Lambda Legal filed an appeal in December in the case of a federal employee denied employment as a foreign service officer at the U.S. State Department because of his HIV infection. Lorenzo Taylor was told by the State Department he would not be hired, despite having easily passed the rigorous foreign service application process, because of the possibility he could be stationed in a country without adequate HIV care.
Taylor filed suit in late 2002, saying the policy violates the federal Rehabilitation Act, which prohibits the federal government from discriminating against people with disabilities. A federal district court judge ruled in favor of the State Department in 2005.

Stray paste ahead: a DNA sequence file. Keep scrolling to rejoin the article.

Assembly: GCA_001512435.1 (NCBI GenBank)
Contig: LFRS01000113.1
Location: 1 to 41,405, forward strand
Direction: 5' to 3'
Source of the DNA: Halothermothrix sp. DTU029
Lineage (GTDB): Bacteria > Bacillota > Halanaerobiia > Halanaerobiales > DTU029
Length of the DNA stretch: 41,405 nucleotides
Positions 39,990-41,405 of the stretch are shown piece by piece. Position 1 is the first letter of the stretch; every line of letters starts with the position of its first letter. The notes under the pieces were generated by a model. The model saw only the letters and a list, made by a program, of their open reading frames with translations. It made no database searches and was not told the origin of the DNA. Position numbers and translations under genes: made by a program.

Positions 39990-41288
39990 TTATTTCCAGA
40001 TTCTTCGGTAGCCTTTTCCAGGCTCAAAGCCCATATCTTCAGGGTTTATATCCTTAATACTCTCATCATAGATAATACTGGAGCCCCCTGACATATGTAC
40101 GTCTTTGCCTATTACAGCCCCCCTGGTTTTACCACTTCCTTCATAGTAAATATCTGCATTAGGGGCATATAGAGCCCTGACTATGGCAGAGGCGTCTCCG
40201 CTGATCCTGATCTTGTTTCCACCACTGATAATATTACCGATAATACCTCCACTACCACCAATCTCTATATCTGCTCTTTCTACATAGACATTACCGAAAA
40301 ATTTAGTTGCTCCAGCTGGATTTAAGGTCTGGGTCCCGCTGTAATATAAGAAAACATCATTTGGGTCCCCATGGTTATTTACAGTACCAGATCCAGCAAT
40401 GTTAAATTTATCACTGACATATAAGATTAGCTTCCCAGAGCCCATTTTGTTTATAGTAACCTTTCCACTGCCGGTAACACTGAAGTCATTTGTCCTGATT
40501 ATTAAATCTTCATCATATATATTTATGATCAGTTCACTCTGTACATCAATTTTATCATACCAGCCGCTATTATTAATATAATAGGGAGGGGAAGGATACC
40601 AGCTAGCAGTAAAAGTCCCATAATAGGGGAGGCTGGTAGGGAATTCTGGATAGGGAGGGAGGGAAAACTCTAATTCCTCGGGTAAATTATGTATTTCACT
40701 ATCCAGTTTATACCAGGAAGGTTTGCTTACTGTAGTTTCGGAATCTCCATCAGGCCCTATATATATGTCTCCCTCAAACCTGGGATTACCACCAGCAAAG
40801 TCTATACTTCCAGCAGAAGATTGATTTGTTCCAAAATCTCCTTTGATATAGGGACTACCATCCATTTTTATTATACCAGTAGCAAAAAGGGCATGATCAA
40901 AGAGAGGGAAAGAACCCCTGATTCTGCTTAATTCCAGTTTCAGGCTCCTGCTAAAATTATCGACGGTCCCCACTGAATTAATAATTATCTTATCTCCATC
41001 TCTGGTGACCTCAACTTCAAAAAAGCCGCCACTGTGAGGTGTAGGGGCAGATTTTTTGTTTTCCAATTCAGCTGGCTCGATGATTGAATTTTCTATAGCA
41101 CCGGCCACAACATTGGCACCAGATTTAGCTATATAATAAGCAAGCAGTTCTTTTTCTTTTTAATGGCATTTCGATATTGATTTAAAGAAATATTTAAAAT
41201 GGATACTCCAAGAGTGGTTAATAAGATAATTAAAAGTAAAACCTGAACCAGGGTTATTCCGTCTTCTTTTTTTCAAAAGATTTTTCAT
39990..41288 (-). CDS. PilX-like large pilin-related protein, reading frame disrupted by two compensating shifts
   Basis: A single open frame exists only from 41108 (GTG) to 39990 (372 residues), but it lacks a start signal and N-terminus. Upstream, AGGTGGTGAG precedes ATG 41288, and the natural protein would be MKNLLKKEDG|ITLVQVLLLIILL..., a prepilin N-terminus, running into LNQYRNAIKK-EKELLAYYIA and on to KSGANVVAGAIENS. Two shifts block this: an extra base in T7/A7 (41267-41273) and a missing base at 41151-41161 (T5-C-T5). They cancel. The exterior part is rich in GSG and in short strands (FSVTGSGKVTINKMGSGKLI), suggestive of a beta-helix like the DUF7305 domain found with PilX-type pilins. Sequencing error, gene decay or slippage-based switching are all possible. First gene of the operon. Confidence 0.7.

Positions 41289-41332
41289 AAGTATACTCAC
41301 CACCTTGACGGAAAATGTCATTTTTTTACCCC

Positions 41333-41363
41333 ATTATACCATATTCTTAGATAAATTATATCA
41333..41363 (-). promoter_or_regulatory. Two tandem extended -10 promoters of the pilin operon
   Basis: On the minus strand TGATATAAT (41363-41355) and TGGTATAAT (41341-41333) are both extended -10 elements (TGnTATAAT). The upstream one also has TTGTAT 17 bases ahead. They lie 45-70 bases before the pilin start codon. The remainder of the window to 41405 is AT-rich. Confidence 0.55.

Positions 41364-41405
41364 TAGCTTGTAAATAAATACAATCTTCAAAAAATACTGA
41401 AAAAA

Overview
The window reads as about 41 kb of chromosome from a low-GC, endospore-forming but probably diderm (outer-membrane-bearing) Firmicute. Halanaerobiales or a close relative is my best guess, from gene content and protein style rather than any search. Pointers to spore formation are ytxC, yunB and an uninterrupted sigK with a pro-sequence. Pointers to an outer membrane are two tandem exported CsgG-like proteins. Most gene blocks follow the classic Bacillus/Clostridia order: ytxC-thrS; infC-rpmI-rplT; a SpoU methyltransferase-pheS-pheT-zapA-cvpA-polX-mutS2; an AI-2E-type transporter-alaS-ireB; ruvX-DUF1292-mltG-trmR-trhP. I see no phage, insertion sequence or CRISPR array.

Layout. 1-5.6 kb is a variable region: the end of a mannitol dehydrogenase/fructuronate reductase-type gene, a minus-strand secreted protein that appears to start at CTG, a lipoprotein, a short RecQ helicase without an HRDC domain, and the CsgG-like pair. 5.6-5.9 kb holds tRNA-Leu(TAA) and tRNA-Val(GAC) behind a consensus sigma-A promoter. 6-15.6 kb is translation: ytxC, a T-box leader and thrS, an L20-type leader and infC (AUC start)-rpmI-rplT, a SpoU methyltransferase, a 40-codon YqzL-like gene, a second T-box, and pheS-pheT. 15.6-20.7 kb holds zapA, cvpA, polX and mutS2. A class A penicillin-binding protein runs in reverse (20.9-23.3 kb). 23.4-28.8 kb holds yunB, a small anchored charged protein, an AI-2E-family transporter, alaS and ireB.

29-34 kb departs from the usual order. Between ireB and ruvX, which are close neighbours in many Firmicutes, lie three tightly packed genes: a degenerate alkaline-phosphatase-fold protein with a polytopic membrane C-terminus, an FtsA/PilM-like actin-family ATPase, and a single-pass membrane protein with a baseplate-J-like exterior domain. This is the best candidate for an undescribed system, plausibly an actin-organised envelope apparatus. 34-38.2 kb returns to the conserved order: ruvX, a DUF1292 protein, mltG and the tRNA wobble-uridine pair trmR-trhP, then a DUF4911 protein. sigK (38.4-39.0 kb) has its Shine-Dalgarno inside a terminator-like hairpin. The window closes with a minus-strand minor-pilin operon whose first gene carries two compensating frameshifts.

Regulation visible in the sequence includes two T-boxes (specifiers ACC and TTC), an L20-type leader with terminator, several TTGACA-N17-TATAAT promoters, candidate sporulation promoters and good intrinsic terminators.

Lambda's appeal argues that the Rehabilitation Act requires the State Department to make reasonable accommodations for HIV-positive applicants otherwise qualified for employment, much as it already does for foreign service workers who become infected with HIV after being hired.
'Lorenzo Taylor is being denied the job of his dreams after years of preparing for it, based on a 20-year-old policy that bans every person with HIV regardless of overall health,' says Jonathan Givner, director of Lambda Legal's HIV Project. 'Given his long history of excellent health, this makes no sense.'
Taylor's case was profiled in the cover story of the May 2004 edition of HIV Plus.